Let the Children Play…ALONE

Let the children playI’ve noticed a strange, and rather disturbing trend lately when I go to play areas with my daughter. The disturbing thing is called parents.

I absolutely believe that parents should be watching their small kids to make sure that they don’t get hurt, but they are way, way, way too involved in directing their play.

Last weekend I was at a play area where there were several miniature houses with brooms. There were pretend sheep and rakes. It was a great place for kids to pretend to be grown ups. The entire area was designed for children. Now, if only the grown ups would  leave them alone.

I saw a child pick up a broom and start sweeping outside the house to which his father replied, “Why don’t you sweep INSIDE the house?”

I saw a child climb on a tree stump that was about 6 inches tall and his mother wouldn’t move away from him. What was she afraid of?  That he would fall 6 inches onto the mulch covered ground?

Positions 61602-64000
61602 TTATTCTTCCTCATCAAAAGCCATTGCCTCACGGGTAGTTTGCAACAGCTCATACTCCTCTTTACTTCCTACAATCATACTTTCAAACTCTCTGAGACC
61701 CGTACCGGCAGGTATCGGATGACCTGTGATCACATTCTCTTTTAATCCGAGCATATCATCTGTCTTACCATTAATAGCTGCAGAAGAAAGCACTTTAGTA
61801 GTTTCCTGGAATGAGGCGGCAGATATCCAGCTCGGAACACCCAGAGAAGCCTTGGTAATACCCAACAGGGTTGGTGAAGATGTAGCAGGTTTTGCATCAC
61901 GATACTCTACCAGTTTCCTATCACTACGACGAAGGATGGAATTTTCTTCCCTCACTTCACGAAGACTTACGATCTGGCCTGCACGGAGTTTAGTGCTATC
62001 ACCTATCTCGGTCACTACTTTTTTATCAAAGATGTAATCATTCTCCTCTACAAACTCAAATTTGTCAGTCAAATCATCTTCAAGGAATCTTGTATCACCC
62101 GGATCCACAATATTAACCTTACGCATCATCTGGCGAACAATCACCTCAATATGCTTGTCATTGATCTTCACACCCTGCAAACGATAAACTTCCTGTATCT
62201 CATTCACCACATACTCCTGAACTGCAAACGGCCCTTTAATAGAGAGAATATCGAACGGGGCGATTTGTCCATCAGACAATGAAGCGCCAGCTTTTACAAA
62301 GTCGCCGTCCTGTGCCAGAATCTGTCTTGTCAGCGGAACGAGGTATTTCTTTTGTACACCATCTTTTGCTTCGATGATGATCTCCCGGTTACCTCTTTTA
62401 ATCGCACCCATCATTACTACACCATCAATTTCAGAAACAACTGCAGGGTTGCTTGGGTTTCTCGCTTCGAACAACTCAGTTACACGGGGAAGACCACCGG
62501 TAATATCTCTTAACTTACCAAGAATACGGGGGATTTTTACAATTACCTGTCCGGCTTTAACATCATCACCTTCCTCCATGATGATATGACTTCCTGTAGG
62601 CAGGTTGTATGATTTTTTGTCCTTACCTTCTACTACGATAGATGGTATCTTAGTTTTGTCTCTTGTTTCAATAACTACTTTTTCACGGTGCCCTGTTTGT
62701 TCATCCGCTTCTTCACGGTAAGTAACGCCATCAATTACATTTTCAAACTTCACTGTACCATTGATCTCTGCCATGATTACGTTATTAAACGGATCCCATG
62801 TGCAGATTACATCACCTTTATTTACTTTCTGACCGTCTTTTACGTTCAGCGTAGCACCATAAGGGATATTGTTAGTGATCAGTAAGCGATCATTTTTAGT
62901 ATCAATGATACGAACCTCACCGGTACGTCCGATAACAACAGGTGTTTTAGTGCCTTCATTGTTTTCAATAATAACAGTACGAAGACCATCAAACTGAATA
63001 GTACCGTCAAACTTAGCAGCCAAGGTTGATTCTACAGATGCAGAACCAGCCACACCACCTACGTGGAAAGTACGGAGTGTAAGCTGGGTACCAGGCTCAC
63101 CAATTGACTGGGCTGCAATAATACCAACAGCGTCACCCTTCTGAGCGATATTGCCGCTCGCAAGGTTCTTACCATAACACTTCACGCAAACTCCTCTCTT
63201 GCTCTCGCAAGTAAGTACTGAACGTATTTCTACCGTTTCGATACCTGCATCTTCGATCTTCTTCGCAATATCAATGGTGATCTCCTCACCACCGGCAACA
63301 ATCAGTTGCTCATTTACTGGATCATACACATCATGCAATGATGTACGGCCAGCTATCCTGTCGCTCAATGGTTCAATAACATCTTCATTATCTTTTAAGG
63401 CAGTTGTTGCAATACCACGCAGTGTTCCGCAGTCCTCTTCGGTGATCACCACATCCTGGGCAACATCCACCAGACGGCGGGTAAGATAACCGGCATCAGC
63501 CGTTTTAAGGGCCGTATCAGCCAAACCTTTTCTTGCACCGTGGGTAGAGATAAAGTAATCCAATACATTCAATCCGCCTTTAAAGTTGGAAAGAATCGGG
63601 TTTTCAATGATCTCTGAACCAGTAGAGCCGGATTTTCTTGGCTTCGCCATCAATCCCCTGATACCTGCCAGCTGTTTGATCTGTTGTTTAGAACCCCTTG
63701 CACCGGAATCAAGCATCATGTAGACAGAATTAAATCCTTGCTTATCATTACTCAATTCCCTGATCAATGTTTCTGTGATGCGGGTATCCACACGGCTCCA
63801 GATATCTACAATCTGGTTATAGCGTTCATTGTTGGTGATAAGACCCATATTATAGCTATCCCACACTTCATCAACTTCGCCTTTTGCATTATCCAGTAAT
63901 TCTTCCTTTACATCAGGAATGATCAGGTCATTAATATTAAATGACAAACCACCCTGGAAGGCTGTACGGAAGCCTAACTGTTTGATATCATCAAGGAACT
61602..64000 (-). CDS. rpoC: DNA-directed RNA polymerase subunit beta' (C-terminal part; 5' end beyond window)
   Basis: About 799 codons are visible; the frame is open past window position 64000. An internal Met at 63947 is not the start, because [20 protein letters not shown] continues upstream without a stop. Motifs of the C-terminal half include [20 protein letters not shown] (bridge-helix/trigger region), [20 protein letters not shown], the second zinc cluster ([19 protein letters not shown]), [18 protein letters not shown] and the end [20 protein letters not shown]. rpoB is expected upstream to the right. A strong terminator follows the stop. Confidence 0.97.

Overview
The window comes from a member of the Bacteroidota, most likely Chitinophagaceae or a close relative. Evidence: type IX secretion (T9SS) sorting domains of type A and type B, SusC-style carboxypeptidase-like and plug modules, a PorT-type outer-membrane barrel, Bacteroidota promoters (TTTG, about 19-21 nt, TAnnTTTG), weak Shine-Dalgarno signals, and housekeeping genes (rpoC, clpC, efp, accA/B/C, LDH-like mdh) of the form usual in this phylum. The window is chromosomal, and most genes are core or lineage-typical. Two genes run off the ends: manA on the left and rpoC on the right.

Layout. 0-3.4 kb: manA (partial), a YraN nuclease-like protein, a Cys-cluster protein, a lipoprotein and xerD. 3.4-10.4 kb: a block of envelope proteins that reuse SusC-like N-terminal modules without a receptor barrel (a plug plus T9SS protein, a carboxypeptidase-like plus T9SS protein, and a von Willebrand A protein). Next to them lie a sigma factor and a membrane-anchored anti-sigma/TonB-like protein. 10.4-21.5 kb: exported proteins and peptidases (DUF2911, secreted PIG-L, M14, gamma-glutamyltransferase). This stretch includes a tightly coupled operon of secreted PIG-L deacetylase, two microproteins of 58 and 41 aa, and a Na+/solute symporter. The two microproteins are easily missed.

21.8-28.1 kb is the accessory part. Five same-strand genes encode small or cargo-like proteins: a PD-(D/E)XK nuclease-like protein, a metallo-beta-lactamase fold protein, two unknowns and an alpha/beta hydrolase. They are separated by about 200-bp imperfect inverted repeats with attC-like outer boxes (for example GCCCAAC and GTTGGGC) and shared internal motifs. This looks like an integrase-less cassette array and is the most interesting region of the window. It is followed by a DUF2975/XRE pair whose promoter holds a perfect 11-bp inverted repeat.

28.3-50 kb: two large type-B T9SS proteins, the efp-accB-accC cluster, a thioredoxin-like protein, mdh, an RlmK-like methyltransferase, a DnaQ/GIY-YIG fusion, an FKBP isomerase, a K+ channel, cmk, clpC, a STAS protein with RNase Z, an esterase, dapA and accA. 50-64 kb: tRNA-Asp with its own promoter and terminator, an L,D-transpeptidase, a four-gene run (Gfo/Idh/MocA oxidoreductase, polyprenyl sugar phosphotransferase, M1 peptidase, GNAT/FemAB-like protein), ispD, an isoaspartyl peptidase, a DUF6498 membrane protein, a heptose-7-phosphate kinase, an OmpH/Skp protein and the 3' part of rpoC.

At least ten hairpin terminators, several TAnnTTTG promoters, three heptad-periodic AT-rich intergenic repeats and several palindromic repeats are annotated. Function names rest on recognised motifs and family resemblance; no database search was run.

I watched kids happily playing with other kids and the parents would say, “Did you see the buckets? Why don’t you go play with the buckets?”

How’s this for an idea….why don’t we just let the kids play. Let them play in ways that make sense to us. Let them play in ways that are absolutely nonsensical. Let them do one activity for 20 minutes or let them jump from one thing to another.

Let them create, discover, invent and be kids.

Play is not just fun and games. It’s how kids learn about their world. They try things out and make mistakes. This is their school, with one major difference….there actually are no rules in play.

You don’t actually have to follow the instructions on a Lego set. You can build whatever you want to.

You don’t have to sweep inside the house…you don’t even have to use the broom as a broom.

The playground is where kids learn how to solve problems…on their own. They settle disagreements with other kids…on their own. They fall six inches off tree stumps and decide that it’s kind of fun to tumble around. They fall 12 inches and learn that falling hurts, so maybe they should be more careful.

We are all familiar with helicopter parents. I’m not sure if this is the same thing or not. This isn’t about just hovering, it’s about inserting yourself where you don’t need to be, or worse, where you shouldn’t be.

Let them be kids. Let them discover and fall and struggle and create and learn and laugh….and play.

Please, just let them play.


Image by Brittany Randolph

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